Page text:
Anaheim native supports critical Navy mission in the Middle East

Petty Officer 1st Class Kimjonard Hugo-Potter. Photo by Mass Communication Specialist 2nd Class Jackson G. Brown.

Petty Officer 1st Class Kimjonard Hugo-Potter’s, an Anaheim, California, native, father served in the Philippine Army and encouraged him to give the military a shot.

Now, 13 years later and half a world away at Naval Support Activity Bahrain, Hugo-Potter serves at U.S. Naval Forces Central Command (NAVCENT) / U.S. 5th fleet.

“The most exciting part is just getting to serve in the Middle East,” said Hugo-Potter.

Hugo-Potter, a graduate of Gilbert High School, is a hospital corpsman at U.S. 5th Fleet, headquartered in Manama, Bahrain.

“As a hospital corpsman, we are responsible for the overall health of our deployers,” said Hugo-Potter. “We provide medical and dental support with limited emergency treatment capabilities.”

Hugo-Potter credits success at U.S. 5th Fleet, and in the Navy, to many of the lessons learned in Anaheim.

“Back home, we have a very diverse population and I grew up being around people from different walks of life,” said Hugo-Potter. “This helps we while serving in the Navy because we have bases all over the world.”

U.S. 5th Fleet directs naval operations to ensure maritime security and stability in the Central Region, which connects the Mediterranean Sea and Pacific Ocean through the western Indian Ocean. They work with partner nations to ensure freedom of navigation and the free flow of commerce in international waterways.

“My job is very important because we are providing medical and dental care for sailors who deploy in the 5th fleet,” said Hugo-Potter. “We ensure they are always ready to perform their duty when called on.”

The Navy’s U.S. 5th Fleet area of operations encompasses about 2.5 million square miles of ocean, and includes the Arabian Gulf, Gulf of Oman, Red Sea and parts of the Indian Ocean. This expanse, comprised of 20 countries, includes three critical choke points; the Strait of Hormuz, the Suez Canal and the Strait of Bab al Mandeb at the southern tip of Yemen.

“The fast operational tempo and busy schedule makes the time go by fast,” said Hugo-Potter.

Serving in the Navy means Hugo-Potter is part of a world that is taking on new importance in America’s focus on rebuilding military readiness, strengthening alliances and reforming business practices in support of the National Defense Strategy.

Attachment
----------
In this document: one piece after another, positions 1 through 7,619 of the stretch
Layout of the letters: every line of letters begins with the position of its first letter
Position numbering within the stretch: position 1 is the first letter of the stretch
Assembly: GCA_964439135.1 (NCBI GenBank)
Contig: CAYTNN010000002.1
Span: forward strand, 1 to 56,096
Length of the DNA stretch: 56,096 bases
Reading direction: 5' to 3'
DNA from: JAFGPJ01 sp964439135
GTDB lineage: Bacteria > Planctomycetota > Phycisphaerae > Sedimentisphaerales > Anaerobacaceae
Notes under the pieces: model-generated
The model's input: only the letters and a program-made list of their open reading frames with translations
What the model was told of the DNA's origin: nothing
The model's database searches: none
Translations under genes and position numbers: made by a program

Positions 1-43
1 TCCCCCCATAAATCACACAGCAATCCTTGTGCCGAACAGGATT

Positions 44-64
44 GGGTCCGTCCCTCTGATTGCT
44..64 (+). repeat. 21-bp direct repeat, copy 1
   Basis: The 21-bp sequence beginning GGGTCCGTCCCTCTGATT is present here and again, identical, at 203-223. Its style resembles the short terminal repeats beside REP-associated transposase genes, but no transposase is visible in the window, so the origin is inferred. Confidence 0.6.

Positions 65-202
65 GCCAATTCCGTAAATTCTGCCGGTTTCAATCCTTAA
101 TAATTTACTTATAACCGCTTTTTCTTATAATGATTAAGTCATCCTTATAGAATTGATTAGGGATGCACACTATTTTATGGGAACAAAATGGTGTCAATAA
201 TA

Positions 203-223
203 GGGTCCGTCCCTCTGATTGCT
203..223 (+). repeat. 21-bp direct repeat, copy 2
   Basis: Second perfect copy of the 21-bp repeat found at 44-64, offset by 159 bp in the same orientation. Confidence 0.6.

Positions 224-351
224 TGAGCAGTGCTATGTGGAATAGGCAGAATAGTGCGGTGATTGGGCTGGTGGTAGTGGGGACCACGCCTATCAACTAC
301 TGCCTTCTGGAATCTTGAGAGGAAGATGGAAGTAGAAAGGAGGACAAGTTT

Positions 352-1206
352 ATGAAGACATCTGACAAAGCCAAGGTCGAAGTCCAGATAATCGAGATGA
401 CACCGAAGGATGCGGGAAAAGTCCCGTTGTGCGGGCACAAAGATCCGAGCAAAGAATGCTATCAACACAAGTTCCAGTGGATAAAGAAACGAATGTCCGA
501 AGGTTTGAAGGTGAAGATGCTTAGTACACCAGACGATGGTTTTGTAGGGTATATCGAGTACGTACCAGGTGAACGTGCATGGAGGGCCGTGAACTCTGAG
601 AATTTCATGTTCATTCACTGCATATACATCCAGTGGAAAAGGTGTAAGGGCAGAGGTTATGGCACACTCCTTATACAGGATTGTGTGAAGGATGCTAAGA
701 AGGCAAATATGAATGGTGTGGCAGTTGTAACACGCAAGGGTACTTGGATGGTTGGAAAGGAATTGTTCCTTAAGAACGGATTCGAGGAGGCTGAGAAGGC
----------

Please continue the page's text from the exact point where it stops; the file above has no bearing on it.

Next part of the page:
A key element of the Navy is tied to the fact that America is a maritime nation, and that the nation’s prosperity is tied to the ability to operate freely on the world’s oceans. More than 70 percent of the Earth’s surface is covered by water; 80 percent of the world’s population lives close to a coast; and 90 percent of all global trade by volume travels by sea.

“Our priorities center on people, capabilities and processes, and will be achieved by our focus on speed, value, results and partnerships,” said Secretary of the Navy Richard V. Spencer. “Readiness, lethality and modernization are the requirements driving these priorities.”

Though there are many ways for sailors to earn distinction in their command, community, and career, Hugo-Potter is most proud of the job he does as a hospital corpsman.

“One of the biggest accomplishments for me is to earn the respect of my sailors and Marines,” said Hugo-Potter. “Not a lot of people can say they have saved lives in the battlefield and I definitely have.”

As a member of one of the U.S. Navy’s most relied upon assets, Hugo-Potter and other sailors know they are part of a legacy that will last beyond their lifetimes contributing to the Navy the nation needs.

“As an immigrant, serving in the Navy is an opportunity to repay and show gratitude to the country who gave me all the possibilities to succeed in life,” said Hugo-Potter.

This article was written by Mass Communication Specialist 2nd Class David R. Finley Jr., Navy Office of Community Outreach.